ODROID-X brings the SBC fight to the Raspberry Pi

ODROID-X brings the SBC fight to the Raspberry Pi

The ODROID-X might cost nearly $100 more than the Raspberry Pi, but its performance is pretty astounding.

Korea-based Android specialist Hardkernel has announced a new entry in its ODROID family of products which should get those still waiting for their Raspberry Pi boards sitting up in interest: a low-cost quad-core ARM-based development board.

Built around the Samsung Exynos 4412 quad-core Cortex-A9 (ARMv7) implementation running at 1.4GHz and boasting a high-performance Mali-400 MPCore graphics processor, the ODROID-X certainly has the edge over the Pi's 700MHz ARMv6 chip. Memory, too, enjoys a significant boost with 1GB of LP-DDR2 to the Pi's 256MB. A micro-HDMI connector joins a specialised LCD interface port for 1080p video output, while a 10/100MB Ethernet jack provides connectivity to the outside world.

As with the Pi, the ODROID-X includes a MIPI CSI camera connector, an SDHC card slot, and a general-purpose input-output (GPIO) port which carries the LCD signal, I2C, UART, SPI, ADC and GPIO capabilities. Six USB 2.0 ports are included to the Pi's two, while the device cal also operate as a mass-storage device through an included micro-USB connection. Finally, the board includes both input and output analogue audio jacks.

All those extra features do mean an increase in size and power draw, however: unlike the credit-card size Pi, the ODROID-X is a chunky 90mm x 94mm and demands a dedicated 5V 2A power supply. For those with projects where the Pi's relative lack of power means it's a no-go, however, those could be prices worth paying. That goes double for anyone who is looking to run Android or Ubuntu Linux, both of which demand an ARMv7 instruction set - present in the ODROID-X and missing from the current-generation Pi.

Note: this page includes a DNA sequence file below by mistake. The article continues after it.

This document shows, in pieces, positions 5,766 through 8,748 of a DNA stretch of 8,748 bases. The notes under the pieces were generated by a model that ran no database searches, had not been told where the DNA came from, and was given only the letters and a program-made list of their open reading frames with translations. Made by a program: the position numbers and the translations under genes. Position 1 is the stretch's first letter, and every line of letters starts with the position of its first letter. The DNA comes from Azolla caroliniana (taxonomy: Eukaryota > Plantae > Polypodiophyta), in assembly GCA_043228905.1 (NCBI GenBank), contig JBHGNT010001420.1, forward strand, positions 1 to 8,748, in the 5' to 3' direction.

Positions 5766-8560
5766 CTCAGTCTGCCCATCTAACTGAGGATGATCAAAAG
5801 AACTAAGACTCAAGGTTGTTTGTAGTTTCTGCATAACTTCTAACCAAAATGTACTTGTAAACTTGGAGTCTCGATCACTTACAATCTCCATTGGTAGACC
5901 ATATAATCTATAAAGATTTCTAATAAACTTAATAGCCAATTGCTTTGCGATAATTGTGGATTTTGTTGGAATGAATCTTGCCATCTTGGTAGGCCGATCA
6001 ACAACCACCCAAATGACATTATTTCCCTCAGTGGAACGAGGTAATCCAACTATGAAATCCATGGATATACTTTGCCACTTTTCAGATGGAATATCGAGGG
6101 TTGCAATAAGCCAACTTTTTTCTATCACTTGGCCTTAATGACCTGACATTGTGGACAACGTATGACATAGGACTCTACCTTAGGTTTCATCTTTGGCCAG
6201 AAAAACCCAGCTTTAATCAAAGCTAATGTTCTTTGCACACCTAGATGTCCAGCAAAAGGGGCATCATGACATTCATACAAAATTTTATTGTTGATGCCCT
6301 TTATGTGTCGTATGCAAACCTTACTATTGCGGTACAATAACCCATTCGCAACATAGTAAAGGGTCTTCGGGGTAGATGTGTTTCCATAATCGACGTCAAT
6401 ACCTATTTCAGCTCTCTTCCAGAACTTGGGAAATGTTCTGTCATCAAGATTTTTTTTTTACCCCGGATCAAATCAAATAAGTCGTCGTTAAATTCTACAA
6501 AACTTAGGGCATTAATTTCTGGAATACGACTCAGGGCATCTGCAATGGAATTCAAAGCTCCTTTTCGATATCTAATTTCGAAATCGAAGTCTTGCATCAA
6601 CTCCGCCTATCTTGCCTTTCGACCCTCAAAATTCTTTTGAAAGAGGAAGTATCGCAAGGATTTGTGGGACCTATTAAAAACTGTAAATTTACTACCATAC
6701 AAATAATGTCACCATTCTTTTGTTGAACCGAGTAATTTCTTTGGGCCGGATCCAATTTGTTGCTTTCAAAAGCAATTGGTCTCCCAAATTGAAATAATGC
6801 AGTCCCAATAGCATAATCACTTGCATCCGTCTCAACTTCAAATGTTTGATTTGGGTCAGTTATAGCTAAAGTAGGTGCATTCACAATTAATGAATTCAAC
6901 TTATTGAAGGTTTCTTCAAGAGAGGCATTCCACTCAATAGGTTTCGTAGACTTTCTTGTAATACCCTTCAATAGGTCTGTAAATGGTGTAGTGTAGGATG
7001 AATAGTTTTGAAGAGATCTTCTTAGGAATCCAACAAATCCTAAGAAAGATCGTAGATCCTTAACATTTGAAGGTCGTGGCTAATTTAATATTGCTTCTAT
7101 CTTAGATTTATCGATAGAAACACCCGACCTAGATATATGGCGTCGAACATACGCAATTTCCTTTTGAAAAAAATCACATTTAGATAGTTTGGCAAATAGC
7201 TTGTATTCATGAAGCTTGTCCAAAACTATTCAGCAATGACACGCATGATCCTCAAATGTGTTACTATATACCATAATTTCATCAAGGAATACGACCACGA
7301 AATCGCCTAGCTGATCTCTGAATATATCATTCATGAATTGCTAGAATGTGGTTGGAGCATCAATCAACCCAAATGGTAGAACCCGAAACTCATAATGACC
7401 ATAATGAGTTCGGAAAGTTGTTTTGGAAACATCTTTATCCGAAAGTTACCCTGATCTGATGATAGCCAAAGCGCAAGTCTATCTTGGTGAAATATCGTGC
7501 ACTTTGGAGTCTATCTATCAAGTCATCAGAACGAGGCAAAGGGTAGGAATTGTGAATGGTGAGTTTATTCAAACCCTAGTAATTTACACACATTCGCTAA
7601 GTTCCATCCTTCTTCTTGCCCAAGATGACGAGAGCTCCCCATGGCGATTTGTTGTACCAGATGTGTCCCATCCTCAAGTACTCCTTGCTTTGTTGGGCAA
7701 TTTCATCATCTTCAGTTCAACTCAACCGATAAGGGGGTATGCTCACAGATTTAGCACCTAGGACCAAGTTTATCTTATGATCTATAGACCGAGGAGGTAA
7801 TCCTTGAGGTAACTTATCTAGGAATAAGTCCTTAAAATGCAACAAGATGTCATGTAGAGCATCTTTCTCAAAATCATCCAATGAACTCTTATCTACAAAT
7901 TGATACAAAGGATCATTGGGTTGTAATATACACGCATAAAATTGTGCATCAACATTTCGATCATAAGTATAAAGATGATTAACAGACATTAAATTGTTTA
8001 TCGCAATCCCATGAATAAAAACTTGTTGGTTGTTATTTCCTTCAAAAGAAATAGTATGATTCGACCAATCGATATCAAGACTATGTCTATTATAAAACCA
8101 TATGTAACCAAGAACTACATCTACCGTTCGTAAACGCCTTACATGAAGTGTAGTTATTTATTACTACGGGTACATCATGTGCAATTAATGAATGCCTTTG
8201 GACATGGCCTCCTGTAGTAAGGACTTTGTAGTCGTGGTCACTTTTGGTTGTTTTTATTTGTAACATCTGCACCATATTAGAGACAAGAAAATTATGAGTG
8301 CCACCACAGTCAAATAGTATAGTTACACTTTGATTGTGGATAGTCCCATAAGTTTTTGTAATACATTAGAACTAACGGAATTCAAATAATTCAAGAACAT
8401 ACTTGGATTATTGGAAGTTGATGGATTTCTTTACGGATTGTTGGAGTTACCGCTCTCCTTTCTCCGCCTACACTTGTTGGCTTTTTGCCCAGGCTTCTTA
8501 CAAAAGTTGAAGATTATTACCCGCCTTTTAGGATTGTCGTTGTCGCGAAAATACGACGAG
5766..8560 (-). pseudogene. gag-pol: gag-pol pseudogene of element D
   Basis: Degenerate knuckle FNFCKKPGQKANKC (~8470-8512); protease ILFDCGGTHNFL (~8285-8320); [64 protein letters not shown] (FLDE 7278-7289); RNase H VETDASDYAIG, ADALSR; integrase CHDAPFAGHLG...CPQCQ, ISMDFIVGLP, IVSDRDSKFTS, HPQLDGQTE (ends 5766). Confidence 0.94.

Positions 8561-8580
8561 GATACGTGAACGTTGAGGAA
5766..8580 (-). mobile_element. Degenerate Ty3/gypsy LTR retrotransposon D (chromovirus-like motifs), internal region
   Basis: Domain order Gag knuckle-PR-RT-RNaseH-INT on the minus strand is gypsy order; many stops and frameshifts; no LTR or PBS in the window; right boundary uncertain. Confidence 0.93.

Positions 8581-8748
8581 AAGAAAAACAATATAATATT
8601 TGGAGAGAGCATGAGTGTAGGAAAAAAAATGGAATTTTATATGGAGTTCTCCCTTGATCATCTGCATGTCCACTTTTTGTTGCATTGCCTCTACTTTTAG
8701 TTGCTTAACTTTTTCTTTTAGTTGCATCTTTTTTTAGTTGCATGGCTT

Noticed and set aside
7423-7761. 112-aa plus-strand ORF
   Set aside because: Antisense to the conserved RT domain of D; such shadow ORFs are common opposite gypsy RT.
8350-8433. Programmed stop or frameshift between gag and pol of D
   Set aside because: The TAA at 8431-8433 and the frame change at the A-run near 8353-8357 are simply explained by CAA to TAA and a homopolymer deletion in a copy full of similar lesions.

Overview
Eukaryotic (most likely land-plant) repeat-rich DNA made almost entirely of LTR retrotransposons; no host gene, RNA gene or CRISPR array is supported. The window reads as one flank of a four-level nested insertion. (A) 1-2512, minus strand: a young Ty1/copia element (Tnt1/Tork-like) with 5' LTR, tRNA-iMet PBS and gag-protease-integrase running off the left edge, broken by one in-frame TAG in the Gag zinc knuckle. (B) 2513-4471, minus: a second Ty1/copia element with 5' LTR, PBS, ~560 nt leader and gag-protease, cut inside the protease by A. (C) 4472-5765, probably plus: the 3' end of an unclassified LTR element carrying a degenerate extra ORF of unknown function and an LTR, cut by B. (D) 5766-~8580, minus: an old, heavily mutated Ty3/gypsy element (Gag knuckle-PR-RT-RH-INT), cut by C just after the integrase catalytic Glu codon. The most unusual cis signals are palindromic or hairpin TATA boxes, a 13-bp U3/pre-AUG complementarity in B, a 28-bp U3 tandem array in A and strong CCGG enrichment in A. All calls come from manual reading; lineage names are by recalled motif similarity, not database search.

The boards are available to order now, priced at $129 (around £84) - a significant premium over the $35 Raspberry Pi. Buyers do, however, get Android 'Ice Cream Sandwich' 4.0.4 thrown in for good measure, with source code to be made available for download shortly.

If you're not quite convinced that the ODROID-X is worth the premium, perhaps a video of the device running a four-player knock-off of Mario Kart 64 at full speed via an emulator will help seal the deal:


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Aracos 13th July 2012, 13:14 Quote
So now I can basically buy my phone motherboard without the phone casing? Is this the future? XD
quack 13th July 2012, 14:57 Quote
But can it play Crysis?!
mi1ez 13th July 2012, 15:46 Quote
Originally Posted by quack
But can it play Crysis?!

dancingbear84 13th July 2012, 15:52 Quote
Pay 4 times the price and get something 4 times more powerful.
That is kind of the same throughout the computing world. Where the pi is different is that it was aimed to be cheap and educational. This is aimed at a different market my opinion.
That said it is good to see innovation
schmidtbag 14th July 2012, 03:44 Quote